Penn State's Graham Spanier asks the music industry, "Why not pay a record-industry-approved music service a yearly, blanket fee, Mr. Spanier wonders, and let students download songs as they please?" Here's why: the music industry gets unfairly high prices for its music. Independents and unsigned artists don't get a dime. The file sharing issue isn't just about money. It's about control. Even if they get money, if they lose their monopoly over the distribution of music, the music publishers have lost. And they know it. (p.s. the same argument applies in academic publishing.) By Scorr Carlson, Chronicle of Higher Education, May 23, 2003 [Refer][Research][Reflect]

Portal for learning resources. I received the following email today: "Building interoperability among educational systems is an issue relevant to many of us. Allow us to inform you that a group of people, which started in the context of the Universal consortium has expanded to a much wider initiative in the meantime and is now partly funded by the Elena project. This group has recently reached a first milestone of its work agenda. As you can see from our web site, throughout the last months a peer-to-peer (P2P) network based on Edutella, which connects two instances of the Universal Brokerage Platform (the EducaNext.org portal, and UBP Experimental) as well as ULI, a learning environment for IS education, has been established." By Various Authors, May 16, 2003 [Refer][Research][Reflect]

Lessons From Afar
The Economist takes a look at distance learning and concludes that it didn't take. "The market for online-only programmes," argues the author, "is shaky at best." The article then lists a series of failed or failing ventures, most familiar to readers of this newsletter - Cardean, Fathom, NYU Online - and talks about the shift toward blended learning. The article does acknowledge the success of the University of Phoenix and also suggests that wider broadband adoption (such as in Korea) may spur growth. Like many analyses of online learning, this author doesn't really take into account corporate e-learning and completely overlooks informal learning. By Unknown, Economist, May 8, 2003 [Refer][Research][Reflect]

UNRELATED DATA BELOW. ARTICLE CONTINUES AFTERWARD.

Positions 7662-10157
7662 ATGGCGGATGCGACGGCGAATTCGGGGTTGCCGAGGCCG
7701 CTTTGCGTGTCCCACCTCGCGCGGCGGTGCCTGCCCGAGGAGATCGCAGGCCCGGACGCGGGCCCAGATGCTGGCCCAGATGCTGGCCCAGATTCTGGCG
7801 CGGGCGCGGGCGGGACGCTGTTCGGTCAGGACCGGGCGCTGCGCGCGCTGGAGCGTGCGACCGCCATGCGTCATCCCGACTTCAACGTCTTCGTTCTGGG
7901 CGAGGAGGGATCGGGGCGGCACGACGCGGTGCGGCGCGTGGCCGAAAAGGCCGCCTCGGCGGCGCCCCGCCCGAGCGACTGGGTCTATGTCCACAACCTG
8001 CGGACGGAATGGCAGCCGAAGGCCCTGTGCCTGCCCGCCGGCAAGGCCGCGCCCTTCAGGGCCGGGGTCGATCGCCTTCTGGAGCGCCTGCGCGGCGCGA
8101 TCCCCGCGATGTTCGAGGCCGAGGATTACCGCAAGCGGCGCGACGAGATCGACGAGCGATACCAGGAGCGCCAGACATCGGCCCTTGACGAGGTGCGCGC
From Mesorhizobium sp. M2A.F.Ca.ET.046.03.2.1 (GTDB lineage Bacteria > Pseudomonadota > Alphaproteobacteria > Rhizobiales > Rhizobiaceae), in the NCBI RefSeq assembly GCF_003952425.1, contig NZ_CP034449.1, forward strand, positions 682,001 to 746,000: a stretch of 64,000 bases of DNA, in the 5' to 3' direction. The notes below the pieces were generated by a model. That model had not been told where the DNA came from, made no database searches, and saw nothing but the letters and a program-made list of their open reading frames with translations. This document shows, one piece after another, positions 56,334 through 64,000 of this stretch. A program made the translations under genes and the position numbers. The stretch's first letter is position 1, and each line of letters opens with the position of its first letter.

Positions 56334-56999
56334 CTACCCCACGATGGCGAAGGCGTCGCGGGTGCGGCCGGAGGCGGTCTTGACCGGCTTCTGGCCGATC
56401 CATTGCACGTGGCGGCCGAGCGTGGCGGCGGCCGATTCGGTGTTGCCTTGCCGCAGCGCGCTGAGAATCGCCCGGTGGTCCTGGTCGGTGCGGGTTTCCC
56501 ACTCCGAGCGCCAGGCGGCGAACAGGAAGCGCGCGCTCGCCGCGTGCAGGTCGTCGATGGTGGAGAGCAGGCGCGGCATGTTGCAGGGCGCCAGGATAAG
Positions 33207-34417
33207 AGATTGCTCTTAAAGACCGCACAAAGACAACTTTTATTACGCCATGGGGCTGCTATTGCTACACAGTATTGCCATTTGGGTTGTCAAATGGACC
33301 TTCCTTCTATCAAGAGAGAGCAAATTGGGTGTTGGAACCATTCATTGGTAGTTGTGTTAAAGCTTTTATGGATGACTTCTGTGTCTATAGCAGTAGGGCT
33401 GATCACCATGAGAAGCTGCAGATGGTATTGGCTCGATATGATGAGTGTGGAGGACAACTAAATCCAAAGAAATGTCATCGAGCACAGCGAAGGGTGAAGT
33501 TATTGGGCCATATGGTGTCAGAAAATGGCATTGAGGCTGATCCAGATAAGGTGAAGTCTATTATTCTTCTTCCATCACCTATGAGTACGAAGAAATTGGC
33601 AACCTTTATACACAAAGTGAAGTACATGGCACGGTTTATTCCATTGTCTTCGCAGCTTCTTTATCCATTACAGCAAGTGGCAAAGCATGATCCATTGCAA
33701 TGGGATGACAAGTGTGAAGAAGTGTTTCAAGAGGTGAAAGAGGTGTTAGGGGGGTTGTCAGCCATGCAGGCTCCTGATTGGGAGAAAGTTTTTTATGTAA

SCO Faces Hurdles in Linux Claims
The big weakness in SCO's case against everyone? The proprietary code it claims to own it released under a Gnu Public License. "From the moment that SCO distributed that code under the GNU General Public License, they would have given everybody in the world the right to copy, modify and distribute that code freely. From the moment SCO distributed the Linux kernel under GPL, they licensed the use. Always. That's what our license says." By Thor Olavsrud, InternetNews.Com, May 16, 2003 [Refer][Research][Reflect]

Soda Constructor
I can't open this the way my desktop is currently configured (I need Java and Flash and all that working together). But this link sounds too interesting to pass by. Pete Mckay writes, "I have to thank one of my sixth-graders for telling me about this one. Farris is one of those Smarties we all love to teach - he proved the point with this gem called Soda Constructor. It's an interactive robot-building site. I'm not exactly sure how to describe it beyond that. The best thing to do is to visit and play! They have a lot of online assistance for the grown-ups..." By Unknown, Undated [Refer][Research][Reflect]

Search Results Clogged by Blogs